Porno Holocaust (Joe D'Amato / Italy, 1981):

The title, a study in itself, positions the proceedings in Lenzi-Deodato territory, only this is a curious and relaxed affair, designed as an easygoing pendant to Erotic Nights of the Living Dead, likewise shot by Joe D’Amato to occupy himself during a tropical vacation. Views of Santo Domingo streets are stolen via traveling shots out of a speeding jeep, which drives up to D’Amato’s first joke: Mark Shannon, the skipper hired to chaperone a group of scientists, is introduced to his charges (Lucia Ramirez, Annj Goren, Dirce Funari) in tiny bikinis by the swimming pool ("nuclear physics are my specialty"). There are rumors of a monster, the Minister dismisses them as superstition but anthropologist (and screenwriter, and token non-porn guy) George Eastman pauses his colleagues’ boinking long enough to steer the ship to a nearby island, the site of atomic testing some decades earlier; handheld lurking welcomes them ashore, the film begins anew as Corman's Day the World Ended, with a radiation-misshapen Man Friday toting a ravenous, eggplant-sized cock. Funari chokes on it, Goren is left with a bloodied cooch, Ramirez is whisked off to his lair, where he treats her to fruit, flowers, and the silent outrage of oppression. A zoom from a bloodily slain local segues into a romping couple in their hotel room, but gore and sex here are not so much connected as contrasted, the director mediating the tension between simulated killing and vérité fucking by doing both badly -- D’Amato boils horror down to red chunks dumped on somebody’s forehead after a rock is smashed against the lens, and ignores all common sense about sixty-nining on the beach being both easier and more photogenic with the guy on the bottom. A forthright, airily artless lark, and maybe not so frivolous: Goren pays to be tag-teamed by a pair of natives, and the awkward, untitillating passage that follows lays out sexual tourism for Houellebecq, et al. (Wasn’t Heading South a horror film, after all?)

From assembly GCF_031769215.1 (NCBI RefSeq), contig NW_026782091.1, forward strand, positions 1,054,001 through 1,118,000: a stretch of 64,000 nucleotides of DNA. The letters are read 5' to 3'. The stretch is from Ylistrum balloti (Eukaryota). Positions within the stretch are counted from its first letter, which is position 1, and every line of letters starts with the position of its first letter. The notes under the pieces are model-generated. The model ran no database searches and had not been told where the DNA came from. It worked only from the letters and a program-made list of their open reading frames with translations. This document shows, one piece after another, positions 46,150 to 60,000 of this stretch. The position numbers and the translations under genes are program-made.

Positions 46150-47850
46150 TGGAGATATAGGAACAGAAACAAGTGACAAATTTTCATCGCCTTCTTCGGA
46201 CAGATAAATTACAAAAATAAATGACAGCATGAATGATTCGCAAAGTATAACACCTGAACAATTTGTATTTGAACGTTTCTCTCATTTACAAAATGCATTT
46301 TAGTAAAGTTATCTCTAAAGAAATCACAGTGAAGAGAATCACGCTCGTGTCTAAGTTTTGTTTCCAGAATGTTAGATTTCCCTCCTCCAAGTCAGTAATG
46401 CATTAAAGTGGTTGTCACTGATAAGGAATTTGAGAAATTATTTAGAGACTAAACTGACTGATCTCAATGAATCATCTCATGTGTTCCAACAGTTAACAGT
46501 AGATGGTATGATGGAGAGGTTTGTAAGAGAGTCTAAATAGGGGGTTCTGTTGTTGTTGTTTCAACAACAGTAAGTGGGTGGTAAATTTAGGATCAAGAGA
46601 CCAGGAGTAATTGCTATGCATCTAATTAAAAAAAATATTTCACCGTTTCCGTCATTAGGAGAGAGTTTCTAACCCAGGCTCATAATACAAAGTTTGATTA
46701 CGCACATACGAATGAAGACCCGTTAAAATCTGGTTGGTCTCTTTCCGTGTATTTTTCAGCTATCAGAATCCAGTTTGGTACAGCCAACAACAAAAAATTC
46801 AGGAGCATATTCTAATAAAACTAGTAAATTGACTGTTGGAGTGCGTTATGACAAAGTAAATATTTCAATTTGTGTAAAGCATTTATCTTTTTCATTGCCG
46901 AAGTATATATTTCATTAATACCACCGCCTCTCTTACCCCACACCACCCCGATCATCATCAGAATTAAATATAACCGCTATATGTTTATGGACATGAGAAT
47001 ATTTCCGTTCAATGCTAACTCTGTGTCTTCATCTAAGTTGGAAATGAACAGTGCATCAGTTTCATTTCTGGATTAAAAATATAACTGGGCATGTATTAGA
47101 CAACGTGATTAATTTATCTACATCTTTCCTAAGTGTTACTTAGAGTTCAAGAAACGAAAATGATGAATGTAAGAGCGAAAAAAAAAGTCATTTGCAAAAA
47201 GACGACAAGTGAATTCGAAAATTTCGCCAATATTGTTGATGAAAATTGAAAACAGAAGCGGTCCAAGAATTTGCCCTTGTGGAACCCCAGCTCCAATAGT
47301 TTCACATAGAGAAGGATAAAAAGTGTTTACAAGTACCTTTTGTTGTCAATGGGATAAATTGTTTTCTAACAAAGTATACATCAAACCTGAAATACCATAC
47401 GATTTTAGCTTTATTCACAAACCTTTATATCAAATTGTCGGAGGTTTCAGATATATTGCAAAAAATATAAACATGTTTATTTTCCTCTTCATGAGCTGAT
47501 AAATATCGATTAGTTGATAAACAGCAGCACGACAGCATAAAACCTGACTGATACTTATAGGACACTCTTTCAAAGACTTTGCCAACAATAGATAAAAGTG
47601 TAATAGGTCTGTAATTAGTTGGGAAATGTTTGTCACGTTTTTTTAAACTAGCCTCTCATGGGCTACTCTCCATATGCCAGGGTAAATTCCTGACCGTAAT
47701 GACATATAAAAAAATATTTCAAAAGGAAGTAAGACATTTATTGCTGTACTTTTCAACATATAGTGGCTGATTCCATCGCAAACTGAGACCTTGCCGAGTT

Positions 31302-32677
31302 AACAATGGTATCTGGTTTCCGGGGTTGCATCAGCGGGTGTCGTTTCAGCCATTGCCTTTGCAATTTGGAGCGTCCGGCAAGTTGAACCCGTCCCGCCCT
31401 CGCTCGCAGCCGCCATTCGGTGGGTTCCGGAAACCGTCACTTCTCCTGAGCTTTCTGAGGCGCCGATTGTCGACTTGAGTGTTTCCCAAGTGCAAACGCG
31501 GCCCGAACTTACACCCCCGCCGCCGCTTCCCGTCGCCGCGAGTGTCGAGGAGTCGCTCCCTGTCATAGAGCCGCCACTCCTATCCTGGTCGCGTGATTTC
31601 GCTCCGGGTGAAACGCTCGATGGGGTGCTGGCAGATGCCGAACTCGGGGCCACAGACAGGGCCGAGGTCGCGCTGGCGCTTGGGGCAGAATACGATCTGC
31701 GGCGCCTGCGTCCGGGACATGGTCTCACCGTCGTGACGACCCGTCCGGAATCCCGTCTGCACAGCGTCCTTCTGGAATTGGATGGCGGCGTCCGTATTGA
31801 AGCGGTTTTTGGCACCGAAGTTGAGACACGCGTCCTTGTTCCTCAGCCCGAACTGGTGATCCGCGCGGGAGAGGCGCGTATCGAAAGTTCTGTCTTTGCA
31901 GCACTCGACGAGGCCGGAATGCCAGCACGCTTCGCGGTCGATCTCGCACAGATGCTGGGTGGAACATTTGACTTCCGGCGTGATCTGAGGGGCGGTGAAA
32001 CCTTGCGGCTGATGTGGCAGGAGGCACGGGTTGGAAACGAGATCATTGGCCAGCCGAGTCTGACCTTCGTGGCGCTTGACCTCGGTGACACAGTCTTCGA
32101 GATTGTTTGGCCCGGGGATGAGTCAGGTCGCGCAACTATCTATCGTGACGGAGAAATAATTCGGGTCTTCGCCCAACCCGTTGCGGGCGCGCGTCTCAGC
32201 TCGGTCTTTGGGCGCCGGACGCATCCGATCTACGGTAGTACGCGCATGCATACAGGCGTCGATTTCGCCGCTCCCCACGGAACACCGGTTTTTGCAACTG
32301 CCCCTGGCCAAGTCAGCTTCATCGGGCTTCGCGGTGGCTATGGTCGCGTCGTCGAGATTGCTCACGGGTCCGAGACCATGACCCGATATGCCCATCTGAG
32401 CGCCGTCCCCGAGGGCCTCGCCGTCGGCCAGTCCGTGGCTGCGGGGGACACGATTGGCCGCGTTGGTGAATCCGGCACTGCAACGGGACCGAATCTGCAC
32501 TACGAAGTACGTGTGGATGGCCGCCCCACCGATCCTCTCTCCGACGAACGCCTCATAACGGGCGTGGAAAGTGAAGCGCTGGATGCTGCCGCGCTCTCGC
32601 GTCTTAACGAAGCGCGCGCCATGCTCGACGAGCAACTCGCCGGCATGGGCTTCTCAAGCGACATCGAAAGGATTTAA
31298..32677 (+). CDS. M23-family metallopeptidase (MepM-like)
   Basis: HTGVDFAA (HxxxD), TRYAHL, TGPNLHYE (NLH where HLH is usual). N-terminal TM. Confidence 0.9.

--- Fernando F. Croce

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